A Cockney accent is one of the many British dialects, and is commonly associated with the East End of London. If you want to try out a Cockney accent, you only need to make a few simple changes, no matter where you’re from!
Why not try Cockney Rhyming Slang!
Cockney rhyming slang was first used by cockneys in the East End of London. It is now understood widely in London and throughout Britain. Market traders, costermongers and street hawkers invented it in London in the 1840s and it was designed to disguise or code what was being said from passers-by or law enforcement.
Although mainly associated with the East End of London, today Cockney rhyming slang phrases have entered the British Lexicon and many are still used in London and indeed all around Britain.
How does Cockney rhyming slang work?
Cockney rhyming slang phrases are derived from taking an expression, which rhymes with a word, and then using that expression instead of the word. For example, the word “look” rhymes with “butcher’s hook”. So you won’t find too many Londoners having a “butcher’s hook” at this site, but you might find a few having a “butcher’s”.
What is a Cockney?
A true Cockney is someone born within the sound of Bow Bells. (St Mary-le-Bow Church in Cheapside, London).
However the term Cockney is now loosely applied to many born outside this area as long as they have a “Cockney” accent or a Cockney heritage.
KEY LEARNING POINTS
- You will discover how words are replaced with rhyming phrases and how the second part of the phrase is omitted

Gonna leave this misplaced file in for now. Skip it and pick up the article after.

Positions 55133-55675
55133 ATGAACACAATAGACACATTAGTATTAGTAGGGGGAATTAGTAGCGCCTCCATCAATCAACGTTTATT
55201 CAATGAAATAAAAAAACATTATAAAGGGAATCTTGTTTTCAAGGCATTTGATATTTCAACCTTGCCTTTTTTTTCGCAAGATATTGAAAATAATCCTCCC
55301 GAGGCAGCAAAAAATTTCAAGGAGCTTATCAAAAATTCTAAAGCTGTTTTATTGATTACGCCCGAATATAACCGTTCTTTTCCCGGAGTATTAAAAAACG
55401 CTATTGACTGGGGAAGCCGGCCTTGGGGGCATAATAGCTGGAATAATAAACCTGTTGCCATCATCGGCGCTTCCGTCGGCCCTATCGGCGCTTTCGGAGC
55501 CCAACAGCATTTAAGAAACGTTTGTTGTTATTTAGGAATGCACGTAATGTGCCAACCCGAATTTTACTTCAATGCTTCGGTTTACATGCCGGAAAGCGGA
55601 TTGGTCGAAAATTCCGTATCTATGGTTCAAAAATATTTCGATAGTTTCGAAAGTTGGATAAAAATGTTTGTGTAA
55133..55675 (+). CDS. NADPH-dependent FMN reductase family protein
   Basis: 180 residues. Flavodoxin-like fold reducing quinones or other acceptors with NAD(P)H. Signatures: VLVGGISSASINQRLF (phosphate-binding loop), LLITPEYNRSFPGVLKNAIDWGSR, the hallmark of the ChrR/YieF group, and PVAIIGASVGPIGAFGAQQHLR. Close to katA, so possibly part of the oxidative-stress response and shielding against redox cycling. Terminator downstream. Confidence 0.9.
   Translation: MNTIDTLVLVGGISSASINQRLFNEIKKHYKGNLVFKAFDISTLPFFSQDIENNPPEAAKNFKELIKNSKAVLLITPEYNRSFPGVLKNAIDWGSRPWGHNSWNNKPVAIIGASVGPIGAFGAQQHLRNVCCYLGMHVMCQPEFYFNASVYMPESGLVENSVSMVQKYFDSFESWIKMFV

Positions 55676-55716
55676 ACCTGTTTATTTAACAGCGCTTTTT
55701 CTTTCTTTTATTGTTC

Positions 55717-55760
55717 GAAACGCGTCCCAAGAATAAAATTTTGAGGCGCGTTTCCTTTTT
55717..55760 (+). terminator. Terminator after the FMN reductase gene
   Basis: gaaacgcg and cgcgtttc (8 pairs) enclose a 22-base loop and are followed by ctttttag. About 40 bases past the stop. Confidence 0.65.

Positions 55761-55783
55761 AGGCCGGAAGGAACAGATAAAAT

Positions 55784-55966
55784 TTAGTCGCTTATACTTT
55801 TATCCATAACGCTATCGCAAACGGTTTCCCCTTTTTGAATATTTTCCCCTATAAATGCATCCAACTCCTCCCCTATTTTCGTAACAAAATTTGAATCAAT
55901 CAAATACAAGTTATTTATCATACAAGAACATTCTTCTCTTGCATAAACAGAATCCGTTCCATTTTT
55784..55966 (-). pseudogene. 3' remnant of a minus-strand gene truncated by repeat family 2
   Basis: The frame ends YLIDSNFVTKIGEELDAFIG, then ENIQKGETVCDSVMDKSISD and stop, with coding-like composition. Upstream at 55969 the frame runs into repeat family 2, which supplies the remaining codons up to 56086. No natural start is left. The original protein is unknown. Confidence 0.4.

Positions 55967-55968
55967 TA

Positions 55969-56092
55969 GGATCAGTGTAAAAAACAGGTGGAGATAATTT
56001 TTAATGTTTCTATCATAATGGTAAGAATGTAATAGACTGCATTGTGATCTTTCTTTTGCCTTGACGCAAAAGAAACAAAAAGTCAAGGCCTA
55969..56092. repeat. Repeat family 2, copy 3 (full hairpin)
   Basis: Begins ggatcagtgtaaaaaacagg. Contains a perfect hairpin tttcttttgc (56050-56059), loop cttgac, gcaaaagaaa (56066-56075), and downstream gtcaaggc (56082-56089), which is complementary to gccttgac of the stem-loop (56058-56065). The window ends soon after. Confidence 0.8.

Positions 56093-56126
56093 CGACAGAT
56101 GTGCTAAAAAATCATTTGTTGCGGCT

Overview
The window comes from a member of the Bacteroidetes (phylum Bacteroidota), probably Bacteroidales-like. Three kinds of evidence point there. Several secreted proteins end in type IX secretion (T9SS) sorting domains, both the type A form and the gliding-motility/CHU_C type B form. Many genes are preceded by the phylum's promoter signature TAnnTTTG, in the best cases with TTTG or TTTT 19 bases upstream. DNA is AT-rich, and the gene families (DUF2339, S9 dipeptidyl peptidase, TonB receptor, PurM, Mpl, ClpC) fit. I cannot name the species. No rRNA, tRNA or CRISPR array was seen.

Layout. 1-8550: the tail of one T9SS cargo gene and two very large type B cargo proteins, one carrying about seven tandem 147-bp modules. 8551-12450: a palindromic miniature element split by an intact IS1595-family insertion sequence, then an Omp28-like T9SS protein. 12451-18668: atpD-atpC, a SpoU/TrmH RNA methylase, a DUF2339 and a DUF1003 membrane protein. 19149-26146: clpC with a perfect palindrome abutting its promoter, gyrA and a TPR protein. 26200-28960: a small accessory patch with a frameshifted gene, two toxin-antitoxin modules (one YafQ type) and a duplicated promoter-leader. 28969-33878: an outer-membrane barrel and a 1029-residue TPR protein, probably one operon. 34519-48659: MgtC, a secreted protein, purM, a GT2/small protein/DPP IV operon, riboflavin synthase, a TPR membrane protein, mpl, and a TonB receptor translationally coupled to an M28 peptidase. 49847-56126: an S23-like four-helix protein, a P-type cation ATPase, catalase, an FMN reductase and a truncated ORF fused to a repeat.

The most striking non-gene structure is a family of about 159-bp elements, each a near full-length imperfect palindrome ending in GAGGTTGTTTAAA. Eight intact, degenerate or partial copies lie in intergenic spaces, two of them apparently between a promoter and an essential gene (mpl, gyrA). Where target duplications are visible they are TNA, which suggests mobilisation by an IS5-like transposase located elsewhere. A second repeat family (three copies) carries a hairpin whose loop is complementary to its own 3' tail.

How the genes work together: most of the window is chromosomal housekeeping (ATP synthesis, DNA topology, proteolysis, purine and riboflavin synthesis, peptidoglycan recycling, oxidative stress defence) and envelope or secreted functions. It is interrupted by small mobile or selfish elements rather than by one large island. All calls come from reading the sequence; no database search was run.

- You will learn to introduce yourself and others in Cockney
- Discover the slang used for the greetings of the day
- Talk about food and drink
- Discuss your surroundings and talk about countries
- Ask and tell the time
- Use the numbers 1-20
- Implement colours into your conversation
- Exchange your contact details
ADVANTAGES OF THIS COURSE
- You will enjoy British TV programs so much more as you understand how Cockney expressions are now widely used in the UK.
- This course will most definitely be your saviour around London, especially if you end up in a London black cab, face-to-face with a real-life Cockney.
- Learning another language is fun and to be able to speak in several dialects is a rewarding experience
- Learn Cockney and you can also enjoy the benefit of concealing information just like the market traders did in the 19th Century
- You will reap the rewards of long-term health benefits. Research has demonstrated the cognitive benefits of learning another language, no matter how old you are.
Improved memory, longer attention span, and a reduced risk of age-related cognitive decline, are just a few of the known encouraging effects of speaking two or more languages.